In late February and March the Missouri River is a lonely place. Comprehensive Sturgeon Research Project boats from the USGS and the Nebraska Game and Parks Commission search the cold, still waters for the telltale chirp of a telemetry transmitter indicating that they have located the wintertime haunt of an adult pallid sturgeon. Few people visit the boats ramps or stop to ask the biologists what they are doing out on the Missouri River in the cold. Other boats are rarely sighted on the river during the coldest months of the year; however, it does not mean that our activities go unnoticed. Winter is a great time to observe wildlife along the river and concurrently provides an opportunity for wildlife to watch us. Whitetail deer and beaver move along the banks while bald eagles soar above, occasionally dipping down to the water surface to snatch a fish. On one Tuesday in March, a flock of ring-billed gulls rested along the river bank, jostling for the best position to view our biologists as they drifted a net with the icy current to capture a tagged sturgeon. Alerted to the spectacle, a turkey perched himself high on a rock dike above the river to assess the cause of the commotion. It is hard not to feel a little sense of added pressure when there are at least another 50 pair of eyes watching.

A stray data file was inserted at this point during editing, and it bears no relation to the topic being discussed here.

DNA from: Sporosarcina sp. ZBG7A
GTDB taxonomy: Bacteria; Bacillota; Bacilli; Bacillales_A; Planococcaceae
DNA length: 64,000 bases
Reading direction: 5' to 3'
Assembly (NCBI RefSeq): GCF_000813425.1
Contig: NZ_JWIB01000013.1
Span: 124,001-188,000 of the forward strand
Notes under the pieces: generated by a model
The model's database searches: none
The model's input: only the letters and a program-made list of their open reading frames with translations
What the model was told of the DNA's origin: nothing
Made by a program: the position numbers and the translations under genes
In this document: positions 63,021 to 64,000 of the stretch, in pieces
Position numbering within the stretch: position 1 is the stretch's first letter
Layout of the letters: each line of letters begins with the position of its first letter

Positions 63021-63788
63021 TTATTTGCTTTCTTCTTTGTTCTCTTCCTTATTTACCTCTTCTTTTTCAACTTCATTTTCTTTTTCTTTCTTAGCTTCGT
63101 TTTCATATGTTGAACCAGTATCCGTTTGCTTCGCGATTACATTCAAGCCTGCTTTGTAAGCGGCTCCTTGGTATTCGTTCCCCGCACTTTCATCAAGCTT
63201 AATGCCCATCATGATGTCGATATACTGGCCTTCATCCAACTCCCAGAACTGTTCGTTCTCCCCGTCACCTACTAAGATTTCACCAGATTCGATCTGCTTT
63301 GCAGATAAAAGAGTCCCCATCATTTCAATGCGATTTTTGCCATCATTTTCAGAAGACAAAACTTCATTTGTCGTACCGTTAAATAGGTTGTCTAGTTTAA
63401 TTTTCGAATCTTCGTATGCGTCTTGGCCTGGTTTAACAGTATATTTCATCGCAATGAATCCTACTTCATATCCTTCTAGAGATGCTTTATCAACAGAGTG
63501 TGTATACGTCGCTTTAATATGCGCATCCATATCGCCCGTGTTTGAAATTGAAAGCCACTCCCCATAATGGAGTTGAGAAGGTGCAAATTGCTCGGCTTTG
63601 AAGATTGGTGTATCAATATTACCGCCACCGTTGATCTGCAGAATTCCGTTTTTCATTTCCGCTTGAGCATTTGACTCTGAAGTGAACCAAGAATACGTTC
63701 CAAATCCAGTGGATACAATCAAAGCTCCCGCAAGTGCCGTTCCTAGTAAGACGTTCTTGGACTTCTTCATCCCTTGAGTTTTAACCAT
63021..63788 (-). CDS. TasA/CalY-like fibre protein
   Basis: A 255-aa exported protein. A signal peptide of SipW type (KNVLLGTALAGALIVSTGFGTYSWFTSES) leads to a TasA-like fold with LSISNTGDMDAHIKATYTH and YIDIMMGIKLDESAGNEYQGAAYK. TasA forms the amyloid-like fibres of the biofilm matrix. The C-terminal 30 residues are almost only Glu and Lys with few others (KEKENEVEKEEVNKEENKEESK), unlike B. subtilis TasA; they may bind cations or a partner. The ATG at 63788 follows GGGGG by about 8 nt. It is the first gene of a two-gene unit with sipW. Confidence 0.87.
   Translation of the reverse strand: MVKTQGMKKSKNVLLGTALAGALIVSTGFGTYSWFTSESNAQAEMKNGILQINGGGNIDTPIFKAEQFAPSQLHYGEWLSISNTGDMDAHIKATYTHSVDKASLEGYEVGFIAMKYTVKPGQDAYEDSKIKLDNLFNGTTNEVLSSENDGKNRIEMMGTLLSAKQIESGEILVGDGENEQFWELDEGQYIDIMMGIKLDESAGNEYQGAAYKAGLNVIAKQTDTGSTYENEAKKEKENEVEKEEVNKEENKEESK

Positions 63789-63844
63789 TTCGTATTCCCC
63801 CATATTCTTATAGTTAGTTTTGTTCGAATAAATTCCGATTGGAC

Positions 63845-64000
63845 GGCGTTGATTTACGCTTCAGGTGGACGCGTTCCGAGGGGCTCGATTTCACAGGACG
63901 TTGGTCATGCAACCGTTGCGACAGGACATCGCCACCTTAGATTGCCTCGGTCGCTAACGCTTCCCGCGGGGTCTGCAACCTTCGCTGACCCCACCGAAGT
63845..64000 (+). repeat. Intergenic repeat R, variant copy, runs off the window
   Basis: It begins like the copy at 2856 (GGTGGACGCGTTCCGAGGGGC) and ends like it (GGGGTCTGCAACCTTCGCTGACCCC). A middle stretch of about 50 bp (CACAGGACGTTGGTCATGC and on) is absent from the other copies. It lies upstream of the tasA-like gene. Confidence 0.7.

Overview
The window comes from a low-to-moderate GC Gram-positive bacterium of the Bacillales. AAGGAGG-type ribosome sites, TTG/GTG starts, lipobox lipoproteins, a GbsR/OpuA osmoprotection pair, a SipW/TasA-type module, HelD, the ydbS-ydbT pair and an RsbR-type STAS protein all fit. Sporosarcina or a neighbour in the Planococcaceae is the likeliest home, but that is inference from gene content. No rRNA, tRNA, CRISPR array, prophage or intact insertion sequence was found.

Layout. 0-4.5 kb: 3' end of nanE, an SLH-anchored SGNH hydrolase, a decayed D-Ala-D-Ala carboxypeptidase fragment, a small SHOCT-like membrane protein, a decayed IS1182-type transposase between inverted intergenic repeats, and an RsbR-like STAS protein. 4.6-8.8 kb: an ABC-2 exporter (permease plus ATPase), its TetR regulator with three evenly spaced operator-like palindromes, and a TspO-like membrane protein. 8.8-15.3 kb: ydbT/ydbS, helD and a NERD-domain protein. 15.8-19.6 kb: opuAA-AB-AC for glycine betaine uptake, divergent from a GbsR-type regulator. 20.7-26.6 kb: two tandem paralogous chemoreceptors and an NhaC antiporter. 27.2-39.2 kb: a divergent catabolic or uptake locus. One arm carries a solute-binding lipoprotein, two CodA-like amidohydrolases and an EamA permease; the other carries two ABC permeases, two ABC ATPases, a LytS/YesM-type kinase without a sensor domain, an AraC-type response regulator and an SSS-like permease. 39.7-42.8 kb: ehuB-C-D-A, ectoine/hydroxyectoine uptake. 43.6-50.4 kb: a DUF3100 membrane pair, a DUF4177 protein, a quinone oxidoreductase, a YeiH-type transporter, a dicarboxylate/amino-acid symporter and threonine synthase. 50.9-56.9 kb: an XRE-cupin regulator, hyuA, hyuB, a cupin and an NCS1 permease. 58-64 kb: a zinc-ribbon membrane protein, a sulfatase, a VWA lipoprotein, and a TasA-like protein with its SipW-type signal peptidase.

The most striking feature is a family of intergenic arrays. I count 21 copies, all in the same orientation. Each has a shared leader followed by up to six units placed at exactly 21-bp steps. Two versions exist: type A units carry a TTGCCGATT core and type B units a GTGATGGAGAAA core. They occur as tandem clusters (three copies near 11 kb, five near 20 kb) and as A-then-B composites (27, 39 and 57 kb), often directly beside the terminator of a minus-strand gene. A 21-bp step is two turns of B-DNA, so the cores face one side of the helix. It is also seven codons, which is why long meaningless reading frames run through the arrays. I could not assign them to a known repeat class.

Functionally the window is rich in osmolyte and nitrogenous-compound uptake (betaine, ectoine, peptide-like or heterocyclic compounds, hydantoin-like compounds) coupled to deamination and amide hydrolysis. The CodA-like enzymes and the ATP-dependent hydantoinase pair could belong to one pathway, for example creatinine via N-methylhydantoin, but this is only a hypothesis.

At the end of the day the biologists netted their fish. PLS11-010 was weighed and measured, and the tags she had carried for the last two years were replaced with new ones supplied with fresh batteries. The oocytes (developing eggs) inside her smooth abdomen are small and white, meaning she will not be ready to spawn this spring. Maybe next year will be her year.
By Aaron DeLonay